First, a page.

"I cook the chocolate cream."
Translation:Io cucino la crema al cioccolato.
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"Al" is just a particle that is necessary for the description. In English we tend to turn nouns (like chocolate) into adjectives; however, this is not so prevalent in Italian or other romance languages. So to get around this they used a preposition to make it roughly mean "with" chocolate.
"We're" doing whatever level of Italian we want to here Stacey. I'm very sorry but in no context does this make any sense- you don't cook cream- you add it to other things you are making. Nobody would say i'm cooking flour?! Structure and grammar are important but it also has to make sense otherwise you are teaching someone something they will never use- which is not how language WORKS
When I hovered my mouse over the English word "chocolate," the drop-down hint showed "cioccolata", (with an A on the end) so I used cioccolata and I marked incorrect. Is there a time to use cioccolata instead of cioccolato? Or is there a bug in the system when the hint misled me?
Firstly adjectives usually come after the noun. Also they have to agree with the noun in gender. So theoretically if this was a regular adjective you could have "La crema cioccolata".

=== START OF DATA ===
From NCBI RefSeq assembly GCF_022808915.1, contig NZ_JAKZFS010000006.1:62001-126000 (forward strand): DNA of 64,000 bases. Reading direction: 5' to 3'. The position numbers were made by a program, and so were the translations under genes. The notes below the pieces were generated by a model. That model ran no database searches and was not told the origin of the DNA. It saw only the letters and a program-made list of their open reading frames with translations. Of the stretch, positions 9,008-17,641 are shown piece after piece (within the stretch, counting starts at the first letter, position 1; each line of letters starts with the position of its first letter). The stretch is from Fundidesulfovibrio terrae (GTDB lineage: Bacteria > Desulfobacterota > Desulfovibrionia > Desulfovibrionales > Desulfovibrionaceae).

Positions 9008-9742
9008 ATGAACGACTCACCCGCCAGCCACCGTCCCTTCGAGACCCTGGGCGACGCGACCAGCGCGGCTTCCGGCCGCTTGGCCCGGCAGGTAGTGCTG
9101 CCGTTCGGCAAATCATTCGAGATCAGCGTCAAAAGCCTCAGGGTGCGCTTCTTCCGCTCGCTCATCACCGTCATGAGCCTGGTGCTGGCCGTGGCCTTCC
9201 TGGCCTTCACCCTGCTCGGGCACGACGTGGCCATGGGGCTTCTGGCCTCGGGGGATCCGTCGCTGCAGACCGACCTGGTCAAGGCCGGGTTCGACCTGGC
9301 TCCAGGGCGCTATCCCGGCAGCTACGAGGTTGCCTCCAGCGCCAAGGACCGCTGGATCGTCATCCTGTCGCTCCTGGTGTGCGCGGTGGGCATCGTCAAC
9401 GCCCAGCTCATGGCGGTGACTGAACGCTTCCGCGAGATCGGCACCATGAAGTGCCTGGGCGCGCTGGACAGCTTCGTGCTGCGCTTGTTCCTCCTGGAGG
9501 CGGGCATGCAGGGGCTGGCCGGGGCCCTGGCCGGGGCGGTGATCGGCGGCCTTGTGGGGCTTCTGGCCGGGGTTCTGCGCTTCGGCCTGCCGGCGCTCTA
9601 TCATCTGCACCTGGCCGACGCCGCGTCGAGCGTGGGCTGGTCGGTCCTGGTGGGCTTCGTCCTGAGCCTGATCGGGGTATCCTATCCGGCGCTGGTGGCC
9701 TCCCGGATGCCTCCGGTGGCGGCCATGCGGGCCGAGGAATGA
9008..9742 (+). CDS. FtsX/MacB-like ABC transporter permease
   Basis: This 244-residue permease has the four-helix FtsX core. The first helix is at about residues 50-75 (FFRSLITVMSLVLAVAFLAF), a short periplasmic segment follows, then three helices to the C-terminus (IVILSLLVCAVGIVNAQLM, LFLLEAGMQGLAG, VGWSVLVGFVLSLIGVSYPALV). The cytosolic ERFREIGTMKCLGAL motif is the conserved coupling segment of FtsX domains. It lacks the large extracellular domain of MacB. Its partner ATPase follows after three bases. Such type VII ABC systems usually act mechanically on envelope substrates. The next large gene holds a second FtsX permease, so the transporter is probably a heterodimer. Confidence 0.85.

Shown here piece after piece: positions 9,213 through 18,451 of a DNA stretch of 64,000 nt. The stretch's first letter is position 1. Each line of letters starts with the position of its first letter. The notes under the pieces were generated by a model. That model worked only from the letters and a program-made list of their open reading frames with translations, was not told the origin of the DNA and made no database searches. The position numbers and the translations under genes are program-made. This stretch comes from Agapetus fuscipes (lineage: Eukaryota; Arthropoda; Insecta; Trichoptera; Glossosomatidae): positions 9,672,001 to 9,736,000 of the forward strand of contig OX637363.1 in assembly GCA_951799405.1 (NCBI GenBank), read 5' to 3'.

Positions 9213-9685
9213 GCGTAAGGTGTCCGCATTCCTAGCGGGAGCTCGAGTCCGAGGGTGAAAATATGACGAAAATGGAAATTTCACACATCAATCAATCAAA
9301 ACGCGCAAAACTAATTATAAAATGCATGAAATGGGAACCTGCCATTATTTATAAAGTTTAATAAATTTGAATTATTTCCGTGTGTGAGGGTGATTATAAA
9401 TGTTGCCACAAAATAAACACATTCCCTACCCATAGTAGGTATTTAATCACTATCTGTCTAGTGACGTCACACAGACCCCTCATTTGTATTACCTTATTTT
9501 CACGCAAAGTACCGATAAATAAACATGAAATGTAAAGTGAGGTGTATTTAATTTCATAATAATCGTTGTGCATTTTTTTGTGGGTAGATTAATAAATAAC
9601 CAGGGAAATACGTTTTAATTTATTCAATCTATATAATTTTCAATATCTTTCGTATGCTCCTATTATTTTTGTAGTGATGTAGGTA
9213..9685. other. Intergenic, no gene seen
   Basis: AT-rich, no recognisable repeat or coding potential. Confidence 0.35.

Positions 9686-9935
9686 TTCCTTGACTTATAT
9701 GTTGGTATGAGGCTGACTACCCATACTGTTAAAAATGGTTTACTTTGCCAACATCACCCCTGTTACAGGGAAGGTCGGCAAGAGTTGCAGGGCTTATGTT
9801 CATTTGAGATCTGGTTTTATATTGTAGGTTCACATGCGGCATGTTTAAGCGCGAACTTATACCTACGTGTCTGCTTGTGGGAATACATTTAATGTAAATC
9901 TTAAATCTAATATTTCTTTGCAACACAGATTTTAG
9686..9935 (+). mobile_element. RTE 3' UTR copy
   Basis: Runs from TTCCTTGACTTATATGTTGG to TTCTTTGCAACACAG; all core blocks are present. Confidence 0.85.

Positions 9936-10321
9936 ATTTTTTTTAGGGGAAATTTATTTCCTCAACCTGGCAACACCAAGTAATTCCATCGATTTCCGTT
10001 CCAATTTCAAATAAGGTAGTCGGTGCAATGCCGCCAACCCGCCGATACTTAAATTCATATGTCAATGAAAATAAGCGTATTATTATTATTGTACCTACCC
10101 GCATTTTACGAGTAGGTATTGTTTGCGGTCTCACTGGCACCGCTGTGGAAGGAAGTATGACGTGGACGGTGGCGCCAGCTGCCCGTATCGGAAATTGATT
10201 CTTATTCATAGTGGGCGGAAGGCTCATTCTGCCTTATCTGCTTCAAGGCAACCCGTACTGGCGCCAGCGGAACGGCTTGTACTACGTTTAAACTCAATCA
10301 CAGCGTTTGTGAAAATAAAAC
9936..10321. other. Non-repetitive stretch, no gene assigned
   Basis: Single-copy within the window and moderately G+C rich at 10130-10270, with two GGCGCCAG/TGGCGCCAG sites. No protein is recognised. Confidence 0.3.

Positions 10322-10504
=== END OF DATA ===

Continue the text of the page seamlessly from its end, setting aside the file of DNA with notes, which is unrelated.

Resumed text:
However cioccolato isn't a regular adjective, it's a noun - and when you use it as an adjective you typically use it as al cioccolato. As far as I know, it's one of those things where that's just the way you do it. (but a native Italian speaker might be able to explain why...)
Cucino is how you conjugate the verb which means "to cook". If you have the subject "I" doing the action the verb ends in "o". If you have "he" or "she" or "it" doing the action, the conjugated verb ends in "a" - cocina. The verb "cocina" only cares that one he, she or it is doing the action. If you have "we" or "you" or "you all" or "they" (whether girls or boys or both) you will use other endings. The verb ending changes based upon who and how many whos are acting. It is called conjugating the verbs. Most languages do this, including English.
I have never seen so much complaining about how a language works! "Why can't I just..." isn't a valid question. This is how this language does it. You can't just decide that you're going to do it the way you think it SHOULD be! I'm studying Irish, which is the most difficult language I've ever studied and I don't see people saying, "Why can't I just do it this or that way?". Maybe they're too busy struggling to understand how it actually works to complain about it? Lol.
La cioccolato il crema is not correct. No matter what google translate says.
Yes, if you put "la cioccolato il crema" into Google translate it will tell you this means "the chocolate-cream" I am pretty sure that's not something an Italian person would ever say or write (gender is all wrong for one thing)... Google Translate doesn't always give you the correct answer.
I wrote a long post about it on another question, but basically you should trust Duolingo over Google Translate - a course created and reviewed by human beings will be correct much more often than a computer translator.